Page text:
THE ORTHODOX The fact that an Orthodox theologian was asked to speak at your Convention on a subject as general as The Orthodox Church is indeed a sign of our times: the recent developments in the ecu- menical movement, and in particular, the massive involvement of the Roman Church since the pontificate of John XXIII, brings about a mutual and intense desire to meet and to speak. And the dialogue, quite naturally, must start with the very essentials. In fact, my book1 has been written with the modern reader in mind, in the hope that his queries about the Orthodox Church, its doctrinal position and its role in the world might be answered. Today, I will stress only two points which seem particularly important in our contemporary dialogue. The first will be an attempt to understand the relation between East and West in the light of their historical development; the second will deal with the specific and crucial issue of . I. AND THE CHRISTIAN WEST Four major factors can be singled out as having played a deci- sive role in the shaping of Western : Augustinism, , the and the Counter-Reformation. None of these, however, played any role in the shaping of the spiritual and intellectual world of Orthodoxy. There is no need here to pass any judgment, positive or negative, upon . It is evident that both halves of the early medieval and medieval Christian world share the responsibility for their gradual estrangement from one another, and this estrangement itself is often the real cause of our present doc- trinal differences which originally were no more than different prob- lematics and sets of references and only later became mutually excluding .

1 The Orthodox Church, Its Past and Its Role in the World Today (: , 1963). 143 144 The Orthodox Church Wherever the responsibility lie, it is clear that the theo- logical estrangement between East and West goes back to Augustine's anti-Pelagian polemics. Opposing the anthropological optimism of Pelagius, Augustine developed his doctrine of the and of justification by grace, thus setting the essential frame of later controversies in the West. The categories in which a Western Chris- tian viewed salvation, became those of justification from an inherited , and of merit, made possible by "created grace." The reformers, on the other hand, rejected the idea of merit, and insisted upon salvation . Meanwhile, the tradition of the Eastern Fathers, if it mentioned at all "guilt" and "justification," did so only in a wider setting: it considered the very concept of nature as implying participation in 's life; it understood original sin not as an inherited guilt, but as a break of the original communion between God and man and as an enslavement to ; and it interpreted salvation, first of all, as a restoration of the lost communion with God, as and deification. The relations between God and man are thus viewed in the East in terms of organic participa- tion, and not juridical obedience: salvation is not a simple state of forgiveness, granted when certain conditions are fulfilled, it is true life, true joy, true humanity, which can exist only in the communion of the in . These few general ideas can, of course, only suggest the impor- tance of the historical non-involvement of Orthodoxy in the main theological development of the West. They are absolutely necessary, however, in order to understand—to bring forth but one example— the Orthodox attitude towards the of the Immaculate Con- ception, which is conceivable only against an Augustinian view of original sin as inherited guilt. Of course, all these differences and oppositions could have re- mained at the stage of theologoumena: is it not both desirable and necessary that different theological doctrines and attitudes coexist and compete in the One ? However, later Western history, and particularly the Reformation and the Counter-Reforma- tion, broke the unity of Western and fixed into dogmas. 145 The Orthodox Church During this Western tragedy, the Orthodox Church remained separated from the West not only by psychological and spiritual barriers, but also physically and politically. Its great intellectual center, , had fallen under the Turks in 1453 and a great part of Orthodox , in the Middle East and in the Balkans, were unable for centuries to maintain either an educational system or an intellectual tradition. And Russia would not emerge as an independent or leading cultural center before the nineteenth century. The was thus preserved in the liturgy, in , in popular piety. The exceptional richness of the Byzantine liturgical and hymnographical tradition, which was in itself a school of theol- ogy and which used languages understood by the people, can alone explain how the Christian faith maintained itself in the East during this dark period. Today, we are living in an entirely different world. Of course, the Orthodox Church still finds itself in deep trouble. In many countries, and especially in Russia, it is again being deprived of possibilities to teach, to study, to publish. Its system of theological education, painfully and partially rebuilt since 1945, has again been reduced by more than half and, since 1959, is in danger of total extinction through the efforts of a totalitarian Marxist state. But there is a sense in which our times present a tremendous opportu- nity: the fatal estrangement, which kept us apart during the last millennium, has gradually lost its reality. Culturally, the old concepts of East and West have become historical reminiscences for ourselves, and even more so for our children. The nineteenth century, which was in a century of nationalisms, has in fact inaugurated an era of universal culture, and the major social changes of our days now bring us even closer together. In such a great Western country as the United States, where Protestants, Roman Catholics and Ortho- dox from their youth share the same conditions of life, speak the same language, go to the same schools, where is "East" and where is "West"? This new situation gives us the opportunity and the responsibility to work together responsibly in one of the big tasks of the present-day ecumenical movement: the clarification of what are the authentic traditions of our churches, what is Tradition, and 146 The Orthodox Church what are the human traditions, or "non-theological factors" of Church life. For at least we, Orthodox and Catholics, know that the holy tradition of the Church is one and indivisible: it should unite us all in the truth, while the licit variety of human traditions should enrich us all, instead of dividing the members of the one Body. One of the essential elements of the , the revela- tion of the Holy Tradition in its very heart, is unquestionably the mystery of the Church, the mystery of unity, itself. It is because we understand and live this mystery differently that we are still divided; let us try to clarify the issue.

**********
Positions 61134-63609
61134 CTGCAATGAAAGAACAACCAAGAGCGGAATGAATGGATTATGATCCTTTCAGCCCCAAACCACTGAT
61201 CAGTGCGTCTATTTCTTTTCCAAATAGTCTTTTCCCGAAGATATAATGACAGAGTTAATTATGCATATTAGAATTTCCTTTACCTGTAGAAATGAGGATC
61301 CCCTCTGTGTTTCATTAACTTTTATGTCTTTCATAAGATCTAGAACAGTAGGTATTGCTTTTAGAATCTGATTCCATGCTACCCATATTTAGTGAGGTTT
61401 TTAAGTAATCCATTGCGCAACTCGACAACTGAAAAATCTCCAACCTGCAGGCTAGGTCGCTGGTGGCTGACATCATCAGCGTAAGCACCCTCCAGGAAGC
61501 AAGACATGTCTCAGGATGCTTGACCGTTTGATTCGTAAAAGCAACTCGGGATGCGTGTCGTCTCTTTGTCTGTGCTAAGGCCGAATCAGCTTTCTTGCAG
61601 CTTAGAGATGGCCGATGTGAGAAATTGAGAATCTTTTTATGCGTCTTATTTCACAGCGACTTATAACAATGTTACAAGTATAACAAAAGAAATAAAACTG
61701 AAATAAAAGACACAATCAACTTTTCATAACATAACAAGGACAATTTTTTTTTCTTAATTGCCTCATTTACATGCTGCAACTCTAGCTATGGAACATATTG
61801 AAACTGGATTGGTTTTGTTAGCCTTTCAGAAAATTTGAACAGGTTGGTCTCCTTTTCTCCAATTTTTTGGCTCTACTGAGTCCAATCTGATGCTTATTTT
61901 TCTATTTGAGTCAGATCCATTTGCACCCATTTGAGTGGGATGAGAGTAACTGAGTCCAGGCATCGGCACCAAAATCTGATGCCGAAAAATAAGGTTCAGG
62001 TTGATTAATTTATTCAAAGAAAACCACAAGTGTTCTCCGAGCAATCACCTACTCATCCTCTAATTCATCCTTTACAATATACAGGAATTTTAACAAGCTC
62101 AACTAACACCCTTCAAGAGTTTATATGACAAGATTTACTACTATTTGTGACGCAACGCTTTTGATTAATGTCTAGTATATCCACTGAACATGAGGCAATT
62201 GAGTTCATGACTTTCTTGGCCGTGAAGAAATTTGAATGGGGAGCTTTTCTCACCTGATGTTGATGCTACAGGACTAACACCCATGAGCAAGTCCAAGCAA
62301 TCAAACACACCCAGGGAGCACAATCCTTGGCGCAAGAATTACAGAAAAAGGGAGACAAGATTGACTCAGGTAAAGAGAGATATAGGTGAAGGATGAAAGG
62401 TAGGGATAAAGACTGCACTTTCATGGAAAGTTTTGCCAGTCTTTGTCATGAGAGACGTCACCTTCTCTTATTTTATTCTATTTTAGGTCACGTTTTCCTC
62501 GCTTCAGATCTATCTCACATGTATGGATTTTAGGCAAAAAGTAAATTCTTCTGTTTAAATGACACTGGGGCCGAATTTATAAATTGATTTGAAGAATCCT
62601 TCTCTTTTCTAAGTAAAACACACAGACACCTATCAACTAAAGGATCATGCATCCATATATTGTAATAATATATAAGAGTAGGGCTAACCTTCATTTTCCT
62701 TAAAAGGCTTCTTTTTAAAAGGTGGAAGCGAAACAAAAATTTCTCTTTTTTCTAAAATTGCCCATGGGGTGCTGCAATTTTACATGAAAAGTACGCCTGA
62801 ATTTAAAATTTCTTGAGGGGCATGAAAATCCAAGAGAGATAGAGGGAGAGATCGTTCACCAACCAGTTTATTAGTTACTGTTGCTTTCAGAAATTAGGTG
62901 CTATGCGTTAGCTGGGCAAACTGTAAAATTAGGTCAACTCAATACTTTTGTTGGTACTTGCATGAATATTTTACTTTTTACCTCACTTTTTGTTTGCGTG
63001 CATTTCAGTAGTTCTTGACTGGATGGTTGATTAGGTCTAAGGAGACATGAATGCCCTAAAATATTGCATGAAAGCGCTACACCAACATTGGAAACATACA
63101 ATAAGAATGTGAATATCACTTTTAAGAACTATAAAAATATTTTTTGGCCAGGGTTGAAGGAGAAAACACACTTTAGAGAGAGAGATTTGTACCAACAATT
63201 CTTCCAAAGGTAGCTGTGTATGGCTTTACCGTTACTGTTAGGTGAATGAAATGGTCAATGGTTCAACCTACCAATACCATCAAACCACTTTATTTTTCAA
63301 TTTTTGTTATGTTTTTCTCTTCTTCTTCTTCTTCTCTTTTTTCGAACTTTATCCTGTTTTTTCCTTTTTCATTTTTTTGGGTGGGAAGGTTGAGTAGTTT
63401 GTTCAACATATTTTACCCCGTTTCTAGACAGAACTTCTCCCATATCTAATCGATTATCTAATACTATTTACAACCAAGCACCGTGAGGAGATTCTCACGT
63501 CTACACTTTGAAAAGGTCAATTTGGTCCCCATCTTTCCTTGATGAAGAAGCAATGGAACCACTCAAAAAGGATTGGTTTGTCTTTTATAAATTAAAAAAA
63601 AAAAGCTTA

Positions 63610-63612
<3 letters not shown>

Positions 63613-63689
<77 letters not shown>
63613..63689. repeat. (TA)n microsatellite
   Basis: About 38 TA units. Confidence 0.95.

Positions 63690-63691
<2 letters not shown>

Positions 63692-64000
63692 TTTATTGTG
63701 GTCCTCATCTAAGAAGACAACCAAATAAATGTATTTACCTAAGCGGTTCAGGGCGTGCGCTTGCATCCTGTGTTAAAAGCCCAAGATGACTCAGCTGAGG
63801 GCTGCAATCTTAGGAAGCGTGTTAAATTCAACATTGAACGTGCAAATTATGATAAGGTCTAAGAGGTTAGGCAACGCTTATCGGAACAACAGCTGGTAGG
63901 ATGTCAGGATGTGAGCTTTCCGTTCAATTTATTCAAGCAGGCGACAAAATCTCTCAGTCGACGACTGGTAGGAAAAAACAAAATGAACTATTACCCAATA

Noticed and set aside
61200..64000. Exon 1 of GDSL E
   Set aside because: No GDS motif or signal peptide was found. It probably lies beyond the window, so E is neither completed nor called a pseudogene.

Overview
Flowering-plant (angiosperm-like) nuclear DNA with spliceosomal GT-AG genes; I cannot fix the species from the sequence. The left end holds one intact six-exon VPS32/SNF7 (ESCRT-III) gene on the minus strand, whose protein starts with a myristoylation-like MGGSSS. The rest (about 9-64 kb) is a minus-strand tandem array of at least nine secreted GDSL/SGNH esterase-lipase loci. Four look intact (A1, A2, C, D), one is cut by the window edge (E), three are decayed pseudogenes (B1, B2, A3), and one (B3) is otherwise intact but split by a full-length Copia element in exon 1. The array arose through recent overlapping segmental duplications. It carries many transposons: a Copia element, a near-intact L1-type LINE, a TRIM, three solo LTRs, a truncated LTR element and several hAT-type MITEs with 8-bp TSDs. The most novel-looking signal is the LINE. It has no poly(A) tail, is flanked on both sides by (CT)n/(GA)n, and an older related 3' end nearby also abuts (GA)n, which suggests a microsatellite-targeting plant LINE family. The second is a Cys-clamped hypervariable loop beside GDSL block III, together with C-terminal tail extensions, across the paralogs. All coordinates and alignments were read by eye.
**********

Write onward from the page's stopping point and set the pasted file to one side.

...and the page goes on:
II. ECCLESIOLOGY On the human, sociological level, the Church can be defined as an association of men and women accepting the teachings of Christ. However, the New Testament implies that the Church is much more than that. It is God dwelling among men, it is the New Israel enjoying the presence of Yahveh in the bridal chamber, it is the and the of the Spirit. Where are all these biblical images and ideas objectively accomplished and realized? The Orthodox Church that this accomplishment is precisely the meaning of the . After his Ascension, Christ is with us and in us sacramentally through the Holy Spirit. In this sense, the sacraments cannot of course be opposed to the "word," for word and sacraments are, in fact, a single divine pres- ence, and both are included in one single liturgical frame. There was a time when the New Testament writings were not yet written, when the word "Scripture" had a different meaning from our own, when many elements of the Church's polity had a different shape, but there was never a time when Christians did not celebrate the Lord's Supper "in his name." The Apostles, spreading the kerygma of the , established everywhere local com- munities, where Christ could be present sacramentally among those gathered in his Name. St. Ignatius of called each of these communities the "Catholic Church," (Smyrn. VIII, 2), i.e., a church in which the fulness of the undivided Body is present, which is headed 147 The Orthodox Church by a , the image of God, and the representing the apostolic college. This is still the very foundation of Orthodox ecclesiology today. The concept of "Body of Christ" is to be applied to the sacramental, or eucharistic aspect of the Church, to that which makes the Church to be the Church, and not to be its necessary but changeable orga- nizational, administrative, or juridical superstructure. Of course, the local sacramental communities—our "dioceses"— need unity among themselves. Together, they constitute the uni- versal Church. But this unity is realized in their common witness to the one faith, not through an extra-sacramental institutional criterion. The unity of the Church is a divine, not a human, orga- nizational unity, and it is faith which is our connection with God: only in the faith, do the various institutions of the Church—and indeed the sacraments themselves—have any efficacy or meaning. Common faith, therefore, creates common, unifying institutions and primacies, and not the reverse. It is not difficult to realize that here lies the major ecclesiological issue between and Orthodoxy. It is the issue of a juridical, visible criterion of truth to which all local churches must submit. Throughout its early history, as an Orthodox historian sees it, the Church has been many times divided: controversies lasted for cen- turies, councils and pseudo-councils met to solve the problems and issue doctrinal formulae. All these conflicts, however, were solved by common agreement of all the Churches in the one faith. Individual churches may have had more authority than others, but their quali- fications for such a major authority had lain in the personality of their , in the political importance of the cities, in the theo- logical tradition which they represented, not in any divine institution. Rome, indeed, always enjoyed the first place of authority among the churches, but only a purely Western doctrinal development could have led to the idea that the Church of Rome is the last resort of all issues and the criterion of all truth. In fact, it was the search for such a criterion, a search for security which was the major motive in the development of medieval papacy, and it eventually led to the definition of 148 The Orthodox Church and of an immediate and episcopal jurisdiction of the over all the faithful in 1870. Thus, the primitive concept of consensus in the faith was replaced with a direct doctrinal and disciplinary leadership of one Vicar of Christ. This development was faced, in the West, by a whole series of reactions—the conciliar movement, the Reformation, modern liberalism and secularism—but in most cases another visible criterion was opposed to the Roman one: the Council, as a sort of ecclesiastical Parliament, or the , as the only source of revelation. In the face of all of these developments, the deepest intuition of Orthodoxy lies precisely in the conviction that Divine Truth does not need any criterion to be true. The Councils themselves do not decide what is the truth, they witness to it. God alone, dwelling in the Church, is the unique source of knowledge about God, and the Holy Spirit leads the holy Church in all truth. You may call this conception mystical, but the word must be used with care. For Christian faith is not an individualistic faith: it becomes real only in the organic and sacramental unity of the Church, It certainly implies a personal commitment, but not that of an isolated person: the Christian knows Christ when he is part of his Body. And the Body has its own structure, based upon its sacramental nature. The of the episcopate, in each local church, is the responsible bearer of the apostolic tradition, and it receives, as St. writes, "a certain of truth" (Adversus haereses, IV, 11, 2). But bishops are in no way infallible personally; they are responsible in a particular and eminent way for the Church's continu- ity in faith and sacraments, just as any layman is also responsible, in his own place, for the life of the Body. It is my deep conviction that our present-day dialogue will bring forth fruit only if it handles this ecclesiological issue very seriously. One of the temptations of our ecumenical age is to become prag- matic and superficial. Many believe that our unity can simply be brought about by a few liturgical and canonical adjustments. But such an attitude may ultimately bring disillusion and actually harm the ecumenical movement. I do not want at all to be pessimistic. 149 The Orthodox Church We have—Roman Catholics and Orthodox—a millennium of common tradition and as soon as we refer to it, we begin to understand each other. The momentous reign of Pope John XXIII, his understanding of some of the major issues, his desire to counter-balance, somehow, the decisions of Vatican I, and also the memorable meeting between Pope Paul and Athenagoras change the whole atmosphere of our relations. But all these events are to be interpreted theo- logically, in their true spiritual, and not only emotional, dimension. For the Orthodox, the brotherly meeting at means, first of all, that the Pope, for the first time in centuries, accepted to be seen by all as an equal of the other bishops, that is, to give of himself an image which comes closer to the idea that we tradi- tionally have of the Bishop of Rome; that of the brother. If this image is somehow preserved in the decisions of the Council, a great step forward will be made. If nothing of it remains, it is probably better to avoid any doctrinal decision and wait for further results of our present-day search for the true meaning of the words "primacy" and "episcopacy" in the Church. For great harm could be done, for example, by a definition of episcopal "collegiality" which would simply envisage the universal episcopate as a con- sultative body around the pope. The historical and theological origin and foundation of the episcopate, as the body of those who in each place preside over the Catholic Church, that is the Church in its sacramental fulness (not a "part of the church") would, in fact, be undermined. It is a of the local church—"local" being understood in its sacramental, more than geographical sense—which would help further understanding between us, not simply a concept of "collegiality" on the universal scale. It is my firm that it is the task of theologians to point out the real issues at stake and to help the Church avoid the many side issues that occupy us. Fortunately, theology, as a science, has never really ceased to be ecumenical. We all read each other's books and profit from them whether the general atmosphere is favorable or not to ecumenical thinking. Let us do our work patiently and re- sponsibly—in constant dialogue—and leave the Spirit of God to 154 The Orthodox Church perform its mysterious task of nourishing and governing the entire Body of Christ's Church. St. Vladimir's Orthodox Theological Seminary Tuckahoe, New York RECENT BIBLIOGRAPHY General Theological Approach V. Lossky, The of the Eastern Church (Napierville, Hl.: Allenson, 1957). V. Lossky, The Vision of God (Clayton, Wise.: The Orthodox Service, 1963). J. Meyendorff, A Study of (New York: St. Vladimir's Seminary Press, 1964). Die Orthodoxe Kirche in griechischer Sicht, P. Bratsiotis, Editor (Stuttgart: 19S9). Ecclesiology and History J. Meyendorff, N. Afanasieff, A. Schmemann, N. Koulomzine, The in the Orthodox Church (Clayton, Wise.: The Orthodox Book Service, 1963). A. Schmemann, The Historical Road of Eastern Orthodoxy (New York- 1964). N. Struve, Les Chrétiens en URSS (: Editions du Seuil, 1963). Timothy Ware, The Orthodox Church (Baltimore: Penguin Books, 1963).